user IDs, rather than session IDs. They won't correspond to any formal  
session state on the server-side (we don't have session state), and  
they are really a way for us to keep track of a particular user. Once  
the designers have resolved how logins will work, I assume that we'll  
keep track of user login/password information via these ids as well.  
So, inspired by how you've designed collection documents in the  
"users" database, here's how I'm thinking we might represent it all:

   type: "user"
   _id: <crazy-long-couch-uuid-here>
   email: <not used at first, but perhaps eventually filled in by the  
   collection: {
     artifacts: [
         museumId: "mmi",
         id: <crazy-long-couch-artifact-id-here>

In effect, it's the same structure that you've laid out, except that  
the document represents the whole user rather than just the  
collection. Does this seem like a reasonable approach, or am I missing  
anything obvious?

So, onto some code review:

* Standalone previewability: Sometimes it's really nice to test a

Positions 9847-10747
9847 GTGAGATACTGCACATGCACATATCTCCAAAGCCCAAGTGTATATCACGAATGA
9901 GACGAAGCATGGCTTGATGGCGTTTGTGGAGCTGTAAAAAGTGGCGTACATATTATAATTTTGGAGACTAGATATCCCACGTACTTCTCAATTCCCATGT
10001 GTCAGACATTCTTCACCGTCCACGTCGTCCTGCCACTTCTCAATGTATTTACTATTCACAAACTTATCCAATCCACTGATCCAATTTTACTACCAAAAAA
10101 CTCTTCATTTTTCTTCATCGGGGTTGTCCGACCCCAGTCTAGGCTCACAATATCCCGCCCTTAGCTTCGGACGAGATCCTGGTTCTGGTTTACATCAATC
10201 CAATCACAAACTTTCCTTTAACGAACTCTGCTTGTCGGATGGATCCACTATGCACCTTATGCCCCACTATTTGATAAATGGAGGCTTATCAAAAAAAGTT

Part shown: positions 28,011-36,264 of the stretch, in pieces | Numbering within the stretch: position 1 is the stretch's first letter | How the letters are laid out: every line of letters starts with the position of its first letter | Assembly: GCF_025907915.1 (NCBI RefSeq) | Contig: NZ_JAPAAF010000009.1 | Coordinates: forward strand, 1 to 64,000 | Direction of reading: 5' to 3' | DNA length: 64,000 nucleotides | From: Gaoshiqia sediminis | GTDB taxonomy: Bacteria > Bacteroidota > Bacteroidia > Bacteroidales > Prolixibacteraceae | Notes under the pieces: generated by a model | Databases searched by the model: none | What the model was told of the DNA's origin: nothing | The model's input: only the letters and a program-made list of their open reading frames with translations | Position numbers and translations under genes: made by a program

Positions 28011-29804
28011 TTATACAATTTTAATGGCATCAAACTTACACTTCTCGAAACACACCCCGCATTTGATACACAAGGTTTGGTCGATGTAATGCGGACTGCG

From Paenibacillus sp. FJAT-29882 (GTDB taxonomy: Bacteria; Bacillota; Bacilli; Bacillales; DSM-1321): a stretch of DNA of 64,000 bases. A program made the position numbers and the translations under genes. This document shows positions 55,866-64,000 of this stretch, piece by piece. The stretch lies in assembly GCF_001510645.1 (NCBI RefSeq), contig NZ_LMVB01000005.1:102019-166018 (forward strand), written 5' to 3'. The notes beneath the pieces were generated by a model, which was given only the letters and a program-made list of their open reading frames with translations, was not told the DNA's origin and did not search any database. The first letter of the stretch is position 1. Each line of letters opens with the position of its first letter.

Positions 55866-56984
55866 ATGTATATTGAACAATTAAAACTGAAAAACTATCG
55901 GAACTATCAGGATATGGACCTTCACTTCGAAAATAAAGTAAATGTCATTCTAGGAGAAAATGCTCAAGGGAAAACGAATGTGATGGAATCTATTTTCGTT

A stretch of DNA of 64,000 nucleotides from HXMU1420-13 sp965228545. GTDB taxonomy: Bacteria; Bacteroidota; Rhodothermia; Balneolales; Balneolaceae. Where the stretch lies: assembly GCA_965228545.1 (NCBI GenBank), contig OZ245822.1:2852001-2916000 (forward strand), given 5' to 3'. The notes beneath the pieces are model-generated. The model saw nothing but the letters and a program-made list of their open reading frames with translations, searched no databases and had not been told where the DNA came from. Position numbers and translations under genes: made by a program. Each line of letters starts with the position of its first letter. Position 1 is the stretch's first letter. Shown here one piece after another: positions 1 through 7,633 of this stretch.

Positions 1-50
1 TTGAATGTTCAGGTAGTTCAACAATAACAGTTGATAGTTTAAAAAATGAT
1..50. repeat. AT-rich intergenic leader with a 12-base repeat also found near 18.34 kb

component without needing the server or database running. I couldn't  
get the MyCollection component to run standalone due to some path  
problems. I also didn't see any sample data, so you'll probably want  
to implement that as well. Take a look at the other component or the  
work Boyan has done with Capture for reference. It's a bit of extra  
work, but really helpful.

* Minor path issue: when I checked out your code, you've got Infusion  
in a directory called "infusion," but your paths refer to "fluid- 
infusion." I renamed the directory and it worked fine. To simplify  
things, I'd suggest just bringing in Infusion as an external. We still  
need a better way for non-committers to work on release-level code  
(branching is all we've got at the moment--wish we were using Git), so  
it's something we'll try to talk about at the dev meeting next week.

* You mount your myCollection data feed and template inside the "/ 
artifacts" URL space. I'm thinking that since these documents may  
actually represent users, we should mount them as a top level  
resource. Here's a sketch for now, and then we can consider a more  
resource-oriented (rather than view-oriented) approach later:
    User data feed:
    MyCollection template:

* I'm not fully clear on what's happening in your render() method in